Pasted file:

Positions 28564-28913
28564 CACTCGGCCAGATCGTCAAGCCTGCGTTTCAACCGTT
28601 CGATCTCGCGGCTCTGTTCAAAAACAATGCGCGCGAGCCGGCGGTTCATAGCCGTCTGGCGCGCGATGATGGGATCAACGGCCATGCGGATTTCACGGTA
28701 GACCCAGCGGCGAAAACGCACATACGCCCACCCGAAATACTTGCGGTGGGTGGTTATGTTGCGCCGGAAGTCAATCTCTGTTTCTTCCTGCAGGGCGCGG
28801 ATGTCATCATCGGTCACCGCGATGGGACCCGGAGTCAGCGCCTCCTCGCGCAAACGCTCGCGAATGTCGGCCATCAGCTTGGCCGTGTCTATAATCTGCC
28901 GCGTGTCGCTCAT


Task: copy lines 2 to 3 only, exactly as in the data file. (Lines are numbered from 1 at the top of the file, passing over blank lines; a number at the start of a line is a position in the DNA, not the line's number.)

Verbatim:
28564 CACTCGGCCAGATCGTCAAGCCTGCGTTTCAACCGTT
28601 CGATCTCGCGGCTCTGTTCAAAAACAATGCGCGCGAGCCGGCGGTTCATAGCCGTCTGGCGCGCGATGATGGGATCAACGGCCATGCGGATTTCACGGTA